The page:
You'd think being a pilot would be bloody exciting, soaring through the sky, being in control, but no, apparently, it can get pretty tedious - at least, according to one pilot who ended up using his time in the air to write 'I'm bored' and add a couple of dicks.
The pilot, from Flight Training Adelaide, was out testing a single propeller plane's new engine, setting off from Parafield Airport, in south Australia, when he decided to use his flight path to reveal an important message...of sorts.
The message was only visible to those following his progress using flight tracking software. Credit: Flightaware
Taking the plane out for a two-hour spin, the pilot spelt out 'I'm bored' as well as making two penis-shaped symbols, Adelaide Now.
Pine Pienaar, director of Flight Training Adelaide, told Adelaide Now: "Young instructors, what can you do?" Before adding that neither he nor the company condoned the unnamed pilot's actions.
The cheeky in-air message was only visible to those who were monitoring his live-progress - so no harm done.
However, this isn't always the case, back in 2017 the US Navy were forced to issue an apology after one of its pilots used vapour-trails to leave a massive cock in the otherwise clear.
Speaking at the time Naval Air Station, Lieutenant Commander Leslie Hubbel, told the Daily Mail: "The actions of this aircrew were wholly unacceptable and antithetical to Navy core values.
"We have grounded the aircrew and are conducting a thorough investigation - and we will hold those responsible accountable for their actions.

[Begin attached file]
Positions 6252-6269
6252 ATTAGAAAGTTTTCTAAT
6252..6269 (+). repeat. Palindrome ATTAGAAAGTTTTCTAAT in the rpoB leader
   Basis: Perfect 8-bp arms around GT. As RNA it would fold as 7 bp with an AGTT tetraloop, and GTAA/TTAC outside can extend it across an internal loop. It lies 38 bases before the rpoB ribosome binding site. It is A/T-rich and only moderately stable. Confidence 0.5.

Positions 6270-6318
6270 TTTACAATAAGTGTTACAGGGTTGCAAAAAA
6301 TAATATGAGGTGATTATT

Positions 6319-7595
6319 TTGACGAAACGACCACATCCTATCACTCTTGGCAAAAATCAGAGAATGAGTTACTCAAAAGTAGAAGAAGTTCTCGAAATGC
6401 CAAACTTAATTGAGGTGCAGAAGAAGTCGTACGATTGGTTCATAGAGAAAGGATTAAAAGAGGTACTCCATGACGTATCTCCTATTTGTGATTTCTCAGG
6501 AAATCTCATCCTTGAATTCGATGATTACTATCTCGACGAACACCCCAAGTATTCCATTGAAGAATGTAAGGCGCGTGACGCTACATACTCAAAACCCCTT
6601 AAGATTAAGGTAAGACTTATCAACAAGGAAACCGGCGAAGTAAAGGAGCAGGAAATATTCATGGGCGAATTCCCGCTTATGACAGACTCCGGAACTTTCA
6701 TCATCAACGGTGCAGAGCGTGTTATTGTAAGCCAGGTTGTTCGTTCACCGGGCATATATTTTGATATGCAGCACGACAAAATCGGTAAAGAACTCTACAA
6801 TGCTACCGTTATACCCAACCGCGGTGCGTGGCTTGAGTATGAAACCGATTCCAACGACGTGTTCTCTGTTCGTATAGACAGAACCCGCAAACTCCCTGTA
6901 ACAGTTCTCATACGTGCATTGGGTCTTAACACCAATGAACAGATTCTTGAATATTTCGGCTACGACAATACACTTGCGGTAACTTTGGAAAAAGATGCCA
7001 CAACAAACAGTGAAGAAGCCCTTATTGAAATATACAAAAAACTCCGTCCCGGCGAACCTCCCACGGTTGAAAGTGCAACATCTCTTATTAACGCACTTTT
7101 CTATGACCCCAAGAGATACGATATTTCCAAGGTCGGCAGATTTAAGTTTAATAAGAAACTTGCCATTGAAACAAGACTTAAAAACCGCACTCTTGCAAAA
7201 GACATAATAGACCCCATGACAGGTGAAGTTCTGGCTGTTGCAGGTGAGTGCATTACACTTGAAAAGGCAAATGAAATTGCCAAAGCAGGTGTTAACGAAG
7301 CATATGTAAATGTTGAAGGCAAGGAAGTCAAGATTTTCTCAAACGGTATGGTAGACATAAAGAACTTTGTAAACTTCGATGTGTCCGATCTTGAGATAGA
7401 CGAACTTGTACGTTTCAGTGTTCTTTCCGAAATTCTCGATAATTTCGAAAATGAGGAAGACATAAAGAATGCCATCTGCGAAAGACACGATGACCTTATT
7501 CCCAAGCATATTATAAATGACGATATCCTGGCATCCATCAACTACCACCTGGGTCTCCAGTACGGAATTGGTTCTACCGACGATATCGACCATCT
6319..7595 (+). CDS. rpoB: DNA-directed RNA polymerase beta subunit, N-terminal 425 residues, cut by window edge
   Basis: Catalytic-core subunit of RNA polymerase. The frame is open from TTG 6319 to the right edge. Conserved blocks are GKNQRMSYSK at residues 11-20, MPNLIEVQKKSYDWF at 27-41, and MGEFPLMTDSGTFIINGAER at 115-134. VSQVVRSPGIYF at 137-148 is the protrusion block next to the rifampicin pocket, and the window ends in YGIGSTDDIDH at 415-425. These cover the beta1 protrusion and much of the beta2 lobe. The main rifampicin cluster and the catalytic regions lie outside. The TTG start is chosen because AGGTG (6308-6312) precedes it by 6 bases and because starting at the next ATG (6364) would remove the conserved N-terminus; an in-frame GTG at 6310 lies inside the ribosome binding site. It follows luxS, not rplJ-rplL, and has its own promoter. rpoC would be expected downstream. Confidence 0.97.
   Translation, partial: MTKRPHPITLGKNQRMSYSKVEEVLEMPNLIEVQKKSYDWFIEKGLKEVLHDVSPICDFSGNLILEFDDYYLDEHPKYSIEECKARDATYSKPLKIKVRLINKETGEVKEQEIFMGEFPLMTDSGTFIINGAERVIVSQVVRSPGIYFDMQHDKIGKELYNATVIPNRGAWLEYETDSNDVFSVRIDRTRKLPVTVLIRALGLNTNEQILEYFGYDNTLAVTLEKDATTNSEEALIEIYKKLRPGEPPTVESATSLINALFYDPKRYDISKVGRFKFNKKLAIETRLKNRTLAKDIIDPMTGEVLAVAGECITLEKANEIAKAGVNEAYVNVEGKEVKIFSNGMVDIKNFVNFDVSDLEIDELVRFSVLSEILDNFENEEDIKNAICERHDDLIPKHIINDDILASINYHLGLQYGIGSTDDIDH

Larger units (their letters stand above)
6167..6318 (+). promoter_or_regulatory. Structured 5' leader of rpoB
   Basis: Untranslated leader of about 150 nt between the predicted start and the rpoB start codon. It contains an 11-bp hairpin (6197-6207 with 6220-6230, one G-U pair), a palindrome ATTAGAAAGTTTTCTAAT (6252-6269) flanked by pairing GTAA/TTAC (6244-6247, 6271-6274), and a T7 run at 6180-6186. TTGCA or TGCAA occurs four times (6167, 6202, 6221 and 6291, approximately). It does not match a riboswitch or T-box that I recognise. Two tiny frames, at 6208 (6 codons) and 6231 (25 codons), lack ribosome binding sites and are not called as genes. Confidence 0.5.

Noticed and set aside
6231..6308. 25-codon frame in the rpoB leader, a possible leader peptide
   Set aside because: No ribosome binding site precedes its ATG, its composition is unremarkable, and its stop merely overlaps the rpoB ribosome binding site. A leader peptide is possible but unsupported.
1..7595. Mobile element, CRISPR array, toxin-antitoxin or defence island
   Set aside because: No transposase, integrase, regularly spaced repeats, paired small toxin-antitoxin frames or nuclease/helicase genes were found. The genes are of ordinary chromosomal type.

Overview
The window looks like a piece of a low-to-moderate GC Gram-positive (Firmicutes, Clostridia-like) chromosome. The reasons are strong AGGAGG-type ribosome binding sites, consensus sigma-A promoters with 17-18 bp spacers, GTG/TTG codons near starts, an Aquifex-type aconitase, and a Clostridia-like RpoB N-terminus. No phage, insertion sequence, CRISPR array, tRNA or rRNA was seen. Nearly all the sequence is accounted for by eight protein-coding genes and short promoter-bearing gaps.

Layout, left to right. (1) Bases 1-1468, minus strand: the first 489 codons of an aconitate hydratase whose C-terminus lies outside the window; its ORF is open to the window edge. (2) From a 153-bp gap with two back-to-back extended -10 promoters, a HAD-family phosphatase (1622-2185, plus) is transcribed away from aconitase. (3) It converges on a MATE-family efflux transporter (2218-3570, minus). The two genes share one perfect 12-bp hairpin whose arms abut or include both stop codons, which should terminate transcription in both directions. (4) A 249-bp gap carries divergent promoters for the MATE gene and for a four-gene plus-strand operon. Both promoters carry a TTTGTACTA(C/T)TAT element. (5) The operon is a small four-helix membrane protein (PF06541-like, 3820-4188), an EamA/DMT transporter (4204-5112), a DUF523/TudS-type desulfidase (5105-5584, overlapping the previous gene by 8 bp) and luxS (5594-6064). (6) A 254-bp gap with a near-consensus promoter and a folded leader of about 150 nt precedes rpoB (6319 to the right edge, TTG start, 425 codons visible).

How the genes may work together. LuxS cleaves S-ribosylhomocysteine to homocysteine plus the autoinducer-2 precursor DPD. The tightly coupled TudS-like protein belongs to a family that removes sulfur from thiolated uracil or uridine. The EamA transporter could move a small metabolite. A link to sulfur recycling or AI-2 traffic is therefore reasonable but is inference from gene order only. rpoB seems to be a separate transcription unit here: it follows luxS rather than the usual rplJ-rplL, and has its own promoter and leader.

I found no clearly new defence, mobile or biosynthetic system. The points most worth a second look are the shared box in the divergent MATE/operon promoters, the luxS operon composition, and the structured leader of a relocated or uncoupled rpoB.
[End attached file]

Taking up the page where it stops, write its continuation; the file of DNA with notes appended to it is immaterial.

"The Navy apologises for this irresponsible and immature act."
An official statement from the US Navy read: "We find this absolutely unacceptable, of zero training value and we are holding the crew accountable."
Despite the threat of harsh punishment, a second military air crew were also investigated for using their aircraft to make a rude symbol.
A team from the Marine Corps were flying over southern California when they decided to use their flight path to draw a huge penis in the sky.
Experts say that it would have been very unlikely for anyone to see the shape from the ground - as the plane's propeller wouldn't have left trails in the sky during the specific atmospheric conditions that day.
But that wasn't enough for the US Marine Corps, with Major Josef Patterson announcing that an investigation had been launched.
"We've opened an investigation that is under way as we speak," he said.
Featured Image Credit: Pixabay